Nicole Wright said she was worried that her favorite teachers will leave Kenwood High School in response to an edict from Principal Frederick W. Cogswell: get with his program or get out.
"I've seen teachers today, crying, feeling really bad," the 16-year-old sophomore said yesterday.
She and many other students were unhappy about the principal's announcement this week that all teachers must reapply for their jobs by Tuesday if they want to stay in the eastern Baltimore County school next year. Those who want to leave and those the principal doesn't want will be assigned to other county schools.
Students said they would protest the "zero-based staffing" with a walkout today.
"I give a lot of credit to our teachers," said Kristine Perrin, a 17-year-old senior. "There are teachers that are going to be lost here. That's an ultimatum that no one should have to face."
Several teachers, meanwhile, said they were upset about being made scapegoats for the school's problems.
"We understand the reasoning, but we don't understand the method," said one teacher who asked for anonymity for fear of retribution. "It's harsh. If we weren't dedicated, we wouldn't be here."
Kenwood, which serves the economically stressed, working-class communities of Essex and Middle River, is among the county's worst performing schools in terms of attendance and student scores on the Maryland Functional Reading Tests.
While Baltimore County has taken similar steps to turn over the faculty at several schools that became magnets or adopted special programs, this is the first time the housecleaning has been applied to a school that isn't undergoing major changes.
Faculty has support
The Kenwood plan has drawn mixed reviews in the community. Sen. Michael J. Collins, who taught at Kenwood for 30 years before retiring in 1992, said that "there should be no suggestion, or indictment made, of the faculty for the societal problems that are gripping our communities in the 1990s."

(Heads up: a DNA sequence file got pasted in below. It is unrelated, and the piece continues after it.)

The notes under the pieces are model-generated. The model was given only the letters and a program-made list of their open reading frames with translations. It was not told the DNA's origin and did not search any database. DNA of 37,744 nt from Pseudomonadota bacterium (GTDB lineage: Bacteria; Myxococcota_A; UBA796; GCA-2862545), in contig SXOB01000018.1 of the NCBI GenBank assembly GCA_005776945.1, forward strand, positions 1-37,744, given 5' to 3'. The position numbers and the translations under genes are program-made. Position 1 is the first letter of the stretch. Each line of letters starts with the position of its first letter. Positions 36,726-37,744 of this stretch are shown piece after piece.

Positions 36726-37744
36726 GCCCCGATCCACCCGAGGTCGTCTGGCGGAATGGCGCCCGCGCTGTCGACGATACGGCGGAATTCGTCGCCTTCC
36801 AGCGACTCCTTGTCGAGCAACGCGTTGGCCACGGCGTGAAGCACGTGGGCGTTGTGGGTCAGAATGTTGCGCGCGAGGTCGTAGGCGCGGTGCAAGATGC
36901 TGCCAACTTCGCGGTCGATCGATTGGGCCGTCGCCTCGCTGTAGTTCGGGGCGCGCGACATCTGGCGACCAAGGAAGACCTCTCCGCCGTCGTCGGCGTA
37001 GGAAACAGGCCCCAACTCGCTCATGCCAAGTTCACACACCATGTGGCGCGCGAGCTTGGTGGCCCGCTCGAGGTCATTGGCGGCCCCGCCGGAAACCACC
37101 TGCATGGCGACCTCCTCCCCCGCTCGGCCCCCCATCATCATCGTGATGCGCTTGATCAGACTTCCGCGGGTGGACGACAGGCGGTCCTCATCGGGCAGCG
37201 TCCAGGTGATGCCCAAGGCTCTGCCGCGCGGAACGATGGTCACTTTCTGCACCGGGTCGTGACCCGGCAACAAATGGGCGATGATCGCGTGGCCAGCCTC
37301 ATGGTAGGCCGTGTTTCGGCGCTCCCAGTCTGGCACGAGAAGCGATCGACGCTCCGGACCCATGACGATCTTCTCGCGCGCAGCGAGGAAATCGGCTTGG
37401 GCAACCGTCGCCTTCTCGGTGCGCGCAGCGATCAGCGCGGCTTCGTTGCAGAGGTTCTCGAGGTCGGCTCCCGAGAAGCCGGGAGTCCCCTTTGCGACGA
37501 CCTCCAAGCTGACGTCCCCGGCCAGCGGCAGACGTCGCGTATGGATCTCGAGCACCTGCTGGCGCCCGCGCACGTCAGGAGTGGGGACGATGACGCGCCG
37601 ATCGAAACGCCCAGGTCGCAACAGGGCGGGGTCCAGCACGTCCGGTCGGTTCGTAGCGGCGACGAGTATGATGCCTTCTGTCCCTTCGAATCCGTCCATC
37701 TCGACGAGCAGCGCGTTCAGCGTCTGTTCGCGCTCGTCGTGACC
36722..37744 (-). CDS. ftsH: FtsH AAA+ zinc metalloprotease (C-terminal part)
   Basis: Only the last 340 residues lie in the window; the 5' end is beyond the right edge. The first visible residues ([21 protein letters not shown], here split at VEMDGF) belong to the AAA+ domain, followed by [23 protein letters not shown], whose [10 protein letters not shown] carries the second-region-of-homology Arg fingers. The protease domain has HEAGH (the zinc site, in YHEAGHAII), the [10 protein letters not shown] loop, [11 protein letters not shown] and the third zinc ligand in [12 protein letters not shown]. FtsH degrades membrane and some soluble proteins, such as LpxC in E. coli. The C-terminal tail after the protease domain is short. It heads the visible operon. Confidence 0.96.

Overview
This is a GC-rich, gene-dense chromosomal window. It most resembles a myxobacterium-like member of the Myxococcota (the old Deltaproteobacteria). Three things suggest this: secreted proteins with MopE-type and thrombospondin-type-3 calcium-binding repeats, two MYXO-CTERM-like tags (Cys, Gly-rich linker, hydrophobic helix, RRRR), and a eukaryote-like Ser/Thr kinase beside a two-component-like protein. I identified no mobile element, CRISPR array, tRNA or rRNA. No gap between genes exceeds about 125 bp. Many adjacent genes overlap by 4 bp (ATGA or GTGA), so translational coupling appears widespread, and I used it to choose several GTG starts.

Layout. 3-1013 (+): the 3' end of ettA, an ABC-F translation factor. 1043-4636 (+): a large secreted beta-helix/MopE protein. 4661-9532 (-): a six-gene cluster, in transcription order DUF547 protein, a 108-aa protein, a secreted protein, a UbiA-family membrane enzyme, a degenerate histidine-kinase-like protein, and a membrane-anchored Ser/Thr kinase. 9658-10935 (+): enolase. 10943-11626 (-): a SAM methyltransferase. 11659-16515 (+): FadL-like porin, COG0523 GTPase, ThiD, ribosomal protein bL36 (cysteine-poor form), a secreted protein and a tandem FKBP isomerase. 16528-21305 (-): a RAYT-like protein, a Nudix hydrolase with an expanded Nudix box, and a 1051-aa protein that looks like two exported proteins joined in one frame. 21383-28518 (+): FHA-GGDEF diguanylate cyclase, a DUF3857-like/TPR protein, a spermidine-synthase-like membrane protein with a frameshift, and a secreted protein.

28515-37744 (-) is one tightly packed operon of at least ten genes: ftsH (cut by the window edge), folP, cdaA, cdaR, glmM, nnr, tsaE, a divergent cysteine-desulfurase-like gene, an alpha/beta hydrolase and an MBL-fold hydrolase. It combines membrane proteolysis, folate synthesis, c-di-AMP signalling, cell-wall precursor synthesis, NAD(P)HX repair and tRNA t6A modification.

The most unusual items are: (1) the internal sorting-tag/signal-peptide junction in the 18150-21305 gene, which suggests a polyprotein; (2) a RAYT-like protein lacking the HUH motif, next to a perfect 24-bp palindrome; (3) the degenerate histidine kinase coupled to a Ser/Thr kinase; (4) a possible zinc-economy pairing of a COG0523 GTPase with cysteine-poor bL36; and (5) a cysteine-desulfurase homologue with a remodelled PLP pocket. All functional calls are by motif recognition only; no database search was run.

He and others noted that the school has an unusually high transient population and a large number of students from single-parent homes. According to 1990 U.S. Census figures, most of the communities served by Kenwood had median household incomes 20 to 25 percent below the county's $38,837 average.
Mr. Collins said the school has had a chronic attendance problem despite efforts to improve. He said he doubted that replacing a large portion of the faculty would turn things around overnight.
"It is taking a very complex problem and . . . well, as Mencken
said, it is devising a simple solution to a complex problem that is simple, attractive and wrong," he said.
Baltimore County Council Chairman Vincent J. Gardina, a Perry Hall Democrat, said teachers shouldn't be blamed because "these problems are in the community. Teachers can't be everything to everyone. Families have to take some responsibility, too."
Former County Executive Dennis F. Rasmussen, a Kenwood graduate who has a nephew there, said Kenwood's problems are the result of "a combination of factors." Among them, he said, are the area's general economic decline and the loss of some of the school's better students to nearby Eastern Technical High School, a regional magnet.